America’s new president will have to focus on domestic problems
The new president will have to take a whole range of unpopular measures aimed at healing the American economy. Moscow needs to take advantage of this moment when the USA is relatively weak and secure a number of fundamental concessions from the Americans.
The US election campaign, unprecedented in many respects, is over. Judging by initial voting results, the Democratic Party – headed by Barack Obama – is winning the election. Dissatisfaction with the Bush Administration is so high that American voters are undeterred by the candidate’s race or his lack of a coherent plan for overcoming the crisis. Yet the next president of the United States, whoever he may be, will indeed have to concentrate on the crisis.
The official voting results won’t be announced until later today, but exit polls are generally in line with pre-election forecasts. Democratic Party candidate Barack Obama is ahead of his Republican rival, John McCain, by 3-5%. Most analysts believe that McCain might be able to close this gap to some extent, at best, but he cannot win.
Congressional elections are taking place simultaneously with the presidential election: this entails re-electing the whole House of Representatives and a third of the Senate. The Democrats are expected to consolidate their majority in the lower house and achieve a majority in the upper house, winning over 60 of 100 Senate seats.
In the lead-up to the election, analysts expressed concern that Obama might become a casualty of what is known as the Bradley effect (named after the Black mayor of Los Angeles who ran for governor of California in 1982). All opinion polls showed Tom Bradley in the lead, but he ended up losing to his white rival. But Mark Weisbrot, an analyst at the Center for Economic and Policy Research in Washington, maintains that not even white voters will be affected by racist prejudice in this case. “People aren’t voting for Obama so much as voting against George W. Bush and his administration’s policies over the past few years,” says Weisbrot. Voters don’t care about the color of Obama’s skin; neither do they care that the Democrat candidate still hasn’t come up with a detailed plan for overcoming the crisis. “Obama succeeded in convincing everyone that his rival would continue Bush’s policies. After that, people simply started voting for the Democrats in protest.”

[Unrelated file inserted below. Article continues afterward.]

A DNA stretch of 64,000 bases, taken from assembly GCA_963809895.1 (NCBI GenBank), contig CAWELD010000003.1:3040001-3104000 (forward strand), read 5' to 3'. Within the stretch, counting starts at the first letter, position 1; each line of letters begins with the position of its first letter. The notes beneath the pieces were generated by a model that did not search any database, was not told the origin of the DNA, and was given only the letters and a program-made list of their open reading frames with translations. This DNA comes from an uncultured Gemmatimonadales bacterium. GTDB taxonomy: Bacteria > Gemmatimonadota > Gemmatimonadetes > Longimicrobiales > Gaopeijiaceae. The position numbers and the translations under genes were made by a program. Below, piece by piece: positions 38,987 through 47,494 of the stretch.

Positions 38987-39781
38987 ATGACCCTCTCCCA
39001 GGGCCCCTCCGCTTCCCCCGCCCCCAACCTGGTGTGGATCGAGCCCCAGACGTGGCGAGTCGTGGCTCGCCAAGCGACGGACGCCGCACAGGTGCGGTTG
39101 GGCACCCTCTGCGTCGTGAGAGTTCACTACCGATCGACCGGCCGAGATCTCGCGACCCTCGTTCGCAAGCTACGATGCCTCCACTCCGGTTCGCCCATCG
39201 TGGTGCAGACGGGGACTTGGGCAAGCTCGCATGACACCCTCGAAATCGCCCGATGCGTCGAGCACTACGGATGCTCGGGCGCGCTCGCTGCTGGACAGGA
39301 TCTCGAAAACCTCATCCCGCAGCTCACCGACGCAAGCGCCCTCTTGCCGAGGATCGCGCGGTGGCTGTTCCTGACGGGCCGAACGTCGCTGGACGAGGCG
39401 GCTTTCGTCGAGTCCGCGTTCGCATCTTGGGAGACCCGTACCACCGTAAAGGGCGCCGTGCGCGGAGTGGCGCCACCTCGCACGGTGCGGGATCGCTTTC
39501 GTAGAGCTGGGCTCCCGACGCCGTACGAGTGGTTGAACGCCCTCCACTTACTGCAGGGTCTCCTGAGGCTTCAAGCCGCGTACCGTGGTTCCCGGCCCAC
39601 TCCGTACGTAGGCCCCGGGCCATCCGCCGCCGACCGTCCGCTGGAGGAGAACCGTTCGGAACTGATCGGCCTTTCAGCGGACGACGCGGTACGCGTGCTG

The new president, whoever he may be, will have to take a whole range of unpopular measures aimed at healing the American economy. Pavel Zolotarev, deputy director of the USA and Canada Institute: “Fighting the crisis at home will be the main issue for the US Administration over the next few years. For the rest of the world in general, and for Russia in particular, this means that Washington will have to curtail or at least suspend its expansion abroad, while attempting to maintain the global status quo.”
Moscow needs to take advantage of this moment when the USA is relatively weak and secure a number of fundamental concessions from the Americans. For instance, Washington could be persuaded to abandon its plans for deploying missile defense elements in Poland and the Czech Republic, and to stop supporting the Saakashvili regime in Georgia and the Yushchenko regime in Ukraine. Most importantly, it could be persuaded to adopt a new strategic offensive arms limitation agreement. START I, adopted in 1991, will expire in December 2009. During the crisis, the USA cannot afford a new arms race with Moscow – so it would have to accept a new treaty that takes Russian interests into account.